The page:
So why do Erdoğan, or others like him, bother with Europe?

Why offer her olive branches and promises of metaphysical assistance?

Why bother?

The answer lies in simple, practical questions.

Questions such as: What have this lighting speed and plans of greatness achieved for their adoring people?

What has the more recent, autocratic Erdoğan delivered for Turkey - now, at this moment? What has Putin achieved in his latest (eternal) mandate? And what is going to be the final balance of their rule?

It is here that boring Europe begins to look attractive.

Authoritarian politics may be quick, but it is often too quick to achieve anything of lasting value.

It originates in the ego of the leader and ends with it. The political circuitboard is hard-wired to give satisfaction to him alone.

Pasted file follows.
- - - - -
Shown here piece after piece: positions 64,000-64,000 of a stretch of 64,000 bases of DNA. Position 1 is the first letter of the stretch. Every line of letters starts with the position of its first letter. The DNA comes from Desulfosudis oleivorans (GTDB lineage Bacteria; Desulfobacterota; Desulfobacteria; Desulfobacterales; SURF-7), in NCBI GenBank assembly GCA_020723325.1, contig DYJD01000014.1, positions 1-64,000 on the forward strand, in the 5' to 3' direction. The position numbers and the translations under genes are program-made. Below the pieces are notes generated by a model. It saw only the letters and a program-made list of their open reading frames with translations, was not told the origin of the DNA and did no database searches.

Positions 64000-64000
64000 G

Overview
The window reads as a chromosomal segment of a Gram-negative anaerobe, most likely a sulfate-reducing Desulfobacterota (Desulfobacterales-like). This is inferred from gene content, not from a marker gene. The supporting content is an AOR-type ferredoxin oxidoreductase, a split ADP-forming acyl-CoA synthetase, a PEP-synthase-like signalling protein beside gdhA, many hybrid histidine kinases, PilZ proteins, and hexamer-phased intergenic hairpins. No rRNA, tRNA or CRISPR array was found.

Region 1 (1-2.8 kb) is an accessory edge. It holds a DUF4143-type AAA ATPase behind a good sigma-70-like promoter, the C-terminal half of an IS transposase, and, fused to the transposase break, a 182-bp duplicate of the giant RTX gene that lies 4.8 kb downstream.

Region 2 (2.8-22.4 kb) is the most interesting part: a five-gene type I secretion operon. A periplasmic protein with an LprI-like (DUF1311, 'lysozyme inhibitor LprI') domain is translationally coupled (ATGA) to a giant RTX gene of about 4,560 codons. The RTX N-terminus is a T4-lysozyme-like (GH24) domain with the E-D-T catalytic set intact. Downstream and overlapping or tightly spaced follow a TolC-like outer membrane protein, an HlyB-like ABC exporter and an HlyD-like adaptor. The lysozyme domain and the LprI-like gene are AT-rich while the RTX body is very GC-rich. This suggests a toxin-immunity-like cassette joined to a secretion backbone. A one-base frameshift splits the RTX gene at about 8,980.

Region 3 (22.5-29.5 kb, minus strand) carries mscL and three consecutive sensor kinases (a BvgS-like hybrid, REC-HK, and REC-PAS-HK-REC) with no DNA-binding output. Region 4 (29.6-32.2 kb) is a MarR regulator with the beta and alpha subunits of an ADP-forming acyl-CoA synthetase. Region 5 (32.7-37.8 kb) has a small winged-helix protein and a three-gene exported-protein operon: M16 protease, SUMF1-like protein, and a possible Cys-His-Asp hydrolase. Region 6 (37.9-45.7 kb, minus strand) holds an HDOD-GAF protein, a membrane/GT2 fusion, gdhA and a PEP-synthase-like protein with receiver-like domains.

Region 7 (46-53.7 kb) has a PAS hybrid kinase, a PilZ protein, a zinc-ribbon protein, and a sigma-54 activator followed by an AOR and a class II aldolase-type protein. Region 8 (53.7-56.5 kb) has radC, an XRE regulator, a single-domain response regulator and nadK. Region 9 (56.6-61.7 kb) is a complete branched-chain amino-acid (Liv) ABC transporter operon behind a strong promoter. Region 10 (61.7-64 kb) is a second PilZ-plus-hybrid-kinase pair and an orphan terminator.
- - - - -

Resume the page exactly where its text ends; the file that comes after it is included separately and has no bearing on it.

Others in the upper echelons of power do what they can to extract some for themselves in various ways.

The result is authoritarianism steeped in corruption and a paradoxical autocratic anarchy.

The leader rules, but achieves little. Agreement to his vision is instant and unanimous, but its implementation is intangible and imaginary.

The longer a regime stays in power, the harder it becomes to match words with action. The number of promises keeps going up, but amid diminshing returns on delivery.

This is glaringly visible in Putin's Russia today. The economy is in tatters. Post-Covid 19 or otherwise, it has no reasonable prospects of quick recovery.

Putin's once glorious foreign military exploits have turned into costly entanglements with no clear extraction date.